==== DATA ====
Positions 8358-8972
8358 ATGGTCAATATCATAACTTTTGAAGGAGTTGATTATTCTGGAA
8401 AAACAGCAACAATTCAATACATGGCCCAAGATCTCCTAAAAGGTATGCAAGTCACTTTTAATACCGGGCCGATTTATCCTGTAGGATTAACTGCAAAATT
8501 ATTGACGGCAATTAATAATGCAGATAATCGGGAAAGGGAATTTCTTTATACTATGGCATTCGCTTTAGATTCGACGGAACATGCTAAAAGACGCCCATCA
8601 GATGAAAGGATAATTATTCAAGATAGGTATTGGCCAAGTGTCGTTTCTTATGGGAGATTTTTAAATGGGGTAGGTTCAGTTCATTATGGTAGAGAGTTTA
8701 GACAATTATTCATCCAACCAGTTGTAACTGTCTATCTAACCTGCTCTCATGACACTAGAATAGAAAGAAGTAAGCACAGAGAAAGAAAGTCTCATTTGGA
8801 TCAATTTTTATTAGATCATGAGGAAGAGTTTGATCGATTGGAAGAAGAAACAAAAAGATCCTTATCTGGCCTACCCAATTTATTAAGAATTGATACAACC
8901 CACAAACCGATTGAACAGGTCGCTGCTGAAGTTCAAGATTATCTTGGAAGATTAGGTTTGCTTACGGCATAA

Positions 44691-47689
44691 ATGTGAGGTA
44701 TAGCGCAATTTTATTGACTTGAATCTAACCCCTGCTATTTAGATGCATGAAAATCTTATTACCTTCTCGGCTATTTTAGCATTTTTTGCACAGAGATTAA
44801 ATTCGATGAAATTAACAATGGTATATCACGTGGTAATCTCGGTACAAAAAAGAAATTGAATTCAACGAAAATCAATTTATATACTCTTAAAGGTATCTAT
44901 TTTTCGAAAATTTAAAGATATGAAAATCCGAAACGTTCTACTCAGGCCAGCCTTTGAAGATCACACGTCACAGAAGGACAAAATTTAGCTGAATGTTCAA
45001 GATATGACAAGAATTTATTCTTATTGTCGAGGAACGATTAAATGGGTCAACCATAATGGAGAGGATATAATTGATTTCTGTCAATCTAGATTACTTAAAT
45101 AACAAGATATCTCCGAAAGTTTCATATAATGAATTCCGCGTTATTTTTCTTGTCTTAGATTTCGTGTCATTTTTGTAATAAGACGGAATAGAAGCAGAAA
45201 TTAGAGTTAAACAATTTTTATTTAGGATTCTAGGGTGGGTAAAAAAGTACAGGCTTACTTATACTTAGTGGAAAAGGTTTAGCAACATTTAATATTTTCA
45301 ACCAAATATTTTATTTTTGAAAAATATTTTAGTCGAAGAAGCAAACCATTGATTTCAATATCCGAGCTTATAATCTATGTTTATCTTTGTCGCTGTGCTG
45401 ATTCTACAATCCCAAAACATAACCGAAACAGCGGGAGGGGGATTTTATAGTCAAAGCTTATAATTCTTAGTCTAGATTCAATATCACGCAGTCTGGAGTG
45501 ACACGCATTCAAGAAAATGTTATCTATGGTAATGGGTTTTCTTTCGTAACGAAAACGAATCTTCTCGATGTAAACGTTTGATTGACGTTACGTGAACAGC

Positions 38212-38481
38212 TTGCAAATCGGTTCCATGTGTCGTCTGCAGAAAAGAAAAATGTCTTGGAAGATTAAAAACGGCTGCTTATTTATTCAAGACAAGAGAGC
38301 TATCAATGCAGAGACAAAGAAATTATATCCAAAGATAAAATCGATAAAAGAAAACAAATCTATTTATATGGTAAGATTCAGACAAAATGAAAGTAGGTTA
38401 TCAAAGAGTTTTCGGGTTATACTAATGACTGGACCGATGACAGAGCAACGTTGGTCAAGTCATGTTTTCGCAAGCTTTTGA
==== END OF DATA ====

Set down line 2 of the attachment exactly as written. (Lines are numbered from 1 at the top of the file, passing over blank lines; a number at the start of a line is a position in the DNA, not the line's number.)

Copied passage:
8358 ATGGTCAATATCATAACTTTTGAAGGAGTTGATTATTCTGGAA